Georgetowners Face Off With the FAA

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A map of the new proposed flight paths.
A map of the new proposed flight paths.

“The noise over my home from airplanes departing from National Airport is constant. It’s from 5:40 in the morning till after 6 p.m. every day,” said Valerie Schulte, a 30-year resident of Volta Park, Sept. 14 at the Georgetown Library.

“I can’t sleep.” “I can’t hear when I am in the garden.” It’s getting worse all the time.” “The planes are supposed to take off over the river but they don’t.” “They are too big. It’s a disaster waiting to happen.”

These were just some of the comments Georgetown-area residents made in face-to-face meetings with some twenty Federal Aviation Agency officials at last Wednesday’s FAA workshop on proposed new flight patterns. Charts were set up around a ground-floor room showing how the flight procedures of all departing airlines from National Airport would veer farther east about one-third of a mile between (roughly) Memorial Bridge and Chain Bridge. Detailed handouts showed how the results were derived and validated.

“By having the flight pattern moved further away from Georgetown, the noise level will be reduced by quite a lot,” explained Lynn Ray, vice president of operations support for the FAA air traffic organization in Washington, D.C. “Of course, it never can be eliminated completely,” she added.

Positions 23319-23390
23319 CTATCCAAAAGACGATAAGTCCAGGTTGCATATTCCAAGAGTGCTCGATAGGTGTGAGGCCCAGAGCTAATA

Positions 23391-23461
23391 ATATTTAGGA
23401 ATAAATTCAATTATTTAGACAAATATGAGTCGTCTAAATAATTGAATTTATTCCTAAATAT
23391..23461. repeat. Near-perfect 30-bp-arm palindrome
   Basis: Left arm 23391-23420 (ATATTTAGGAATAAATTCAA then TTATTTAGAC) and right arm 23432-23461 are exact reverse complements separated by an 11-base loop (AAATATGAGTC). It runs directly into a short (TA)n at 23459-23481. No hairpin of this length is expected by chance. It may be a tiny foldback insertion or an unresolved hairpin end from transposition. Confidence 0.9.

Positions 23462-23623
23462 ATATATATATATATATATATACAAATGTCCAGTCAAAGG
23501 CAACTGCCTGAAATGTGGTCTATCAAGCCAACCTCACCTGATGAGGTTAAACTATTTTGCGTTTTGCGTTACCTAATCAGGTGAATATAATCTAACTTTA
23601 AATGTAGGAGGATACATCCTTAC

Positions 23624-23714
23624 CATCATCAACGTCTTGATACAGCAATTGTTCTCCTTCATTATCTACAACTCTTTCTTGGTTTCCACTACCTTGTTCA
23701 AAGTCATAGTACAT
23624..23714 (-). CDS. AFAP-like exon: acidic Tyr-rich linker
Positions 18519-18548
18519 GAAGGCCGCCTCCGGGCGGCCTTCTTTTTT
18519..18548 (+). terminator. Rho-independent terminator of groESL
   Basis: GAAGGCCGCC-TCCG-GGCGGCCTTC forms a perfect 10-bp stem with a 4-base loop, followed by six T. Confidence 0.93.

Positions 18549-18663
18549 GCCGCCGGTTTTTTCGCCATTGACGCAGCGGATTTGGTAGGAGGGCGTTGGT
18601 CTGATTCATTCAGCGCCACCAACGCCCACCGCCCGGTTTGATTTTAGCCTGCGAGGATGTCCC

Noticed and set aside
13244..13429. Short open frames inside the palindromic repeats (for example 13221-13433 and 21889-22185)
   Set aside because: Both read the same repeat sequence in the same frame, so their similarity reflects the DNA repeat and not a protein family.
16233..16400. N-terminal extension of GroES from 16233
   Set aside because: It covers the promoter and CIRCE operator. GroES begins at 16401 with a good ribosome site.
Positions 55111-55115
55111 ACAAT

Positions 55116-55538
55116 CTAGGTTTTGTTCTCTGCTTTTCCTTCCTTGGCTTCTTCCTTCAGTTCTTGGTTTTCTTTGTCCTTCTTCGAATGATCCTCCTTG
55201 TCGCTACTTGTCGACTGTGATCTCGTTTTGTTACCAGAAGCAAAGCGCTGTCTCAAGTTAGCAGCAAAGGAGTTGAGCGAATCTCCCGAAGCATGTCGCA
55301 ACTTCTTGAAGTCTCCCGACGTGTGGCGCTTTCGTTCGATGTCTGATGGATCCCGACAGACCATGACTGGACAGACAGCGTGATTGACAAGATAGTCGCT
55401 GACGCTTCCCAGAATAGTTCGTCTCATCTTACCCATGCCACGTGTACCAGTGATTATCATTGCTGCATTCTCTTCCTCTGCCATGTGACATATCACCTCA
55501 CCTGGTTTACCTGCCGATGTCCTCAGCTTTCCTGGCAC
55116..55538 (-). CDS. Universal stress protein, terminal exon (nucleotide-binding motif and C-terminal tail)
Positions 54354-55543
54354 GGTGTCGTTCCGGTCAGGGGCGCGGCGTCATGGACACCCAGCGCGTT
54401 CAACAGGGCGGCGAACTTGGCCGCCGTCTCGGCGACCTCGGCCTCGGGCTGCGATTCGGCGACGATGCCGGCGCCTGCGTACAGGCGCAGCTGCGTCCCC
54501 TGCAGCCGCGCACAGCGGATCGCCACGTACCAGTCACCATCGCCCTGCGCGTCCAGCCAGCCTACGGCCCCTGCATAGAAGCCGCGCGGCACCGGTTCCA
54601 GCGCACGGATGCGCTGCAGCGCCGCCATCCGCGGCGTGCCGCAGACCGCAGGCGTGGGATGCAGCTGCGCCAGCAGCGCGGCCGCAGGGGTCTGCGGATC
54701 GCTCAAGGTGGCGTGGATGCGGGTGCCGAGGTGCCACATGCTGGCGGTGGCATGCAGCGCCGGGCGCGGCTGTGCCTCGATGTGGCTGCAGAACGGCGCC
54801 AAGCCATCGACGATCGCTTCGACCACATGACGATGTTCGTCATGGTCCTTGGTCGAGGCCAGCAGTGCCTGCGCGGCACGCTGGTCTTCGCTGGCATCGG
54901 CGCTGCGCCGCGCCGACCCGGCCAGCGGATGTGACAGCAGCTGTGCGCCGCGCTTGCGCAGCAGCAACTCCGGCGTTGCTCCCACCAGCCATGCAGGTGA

But the Georgetown residents in attendance weren’t buying it. While the “old” flight pattern showed a fairly steady route directly over the river, Georgetowners insisted they knew from daily experience that the planes were actually flying directly over the town.

“That’s because the aircraft can deviate one to four miles on either side of the proposed path due to weather and other conditions including birds,” several FAA officials explained to groups of residents huddled around the charts. Volta Park lies only a half-mile deviation from the present route.

“We’ve done better now,” Ray said. “Studying the patterns of arrivals will be the next step.”

The process of evaluating the complaints and making final changes could take between 12 and 18 months.

In the meantime, a legal complaint has been filed by the DC Fair Skies Coalition, including Georgetown University. The group asks residents to file their own personal complaints as well.

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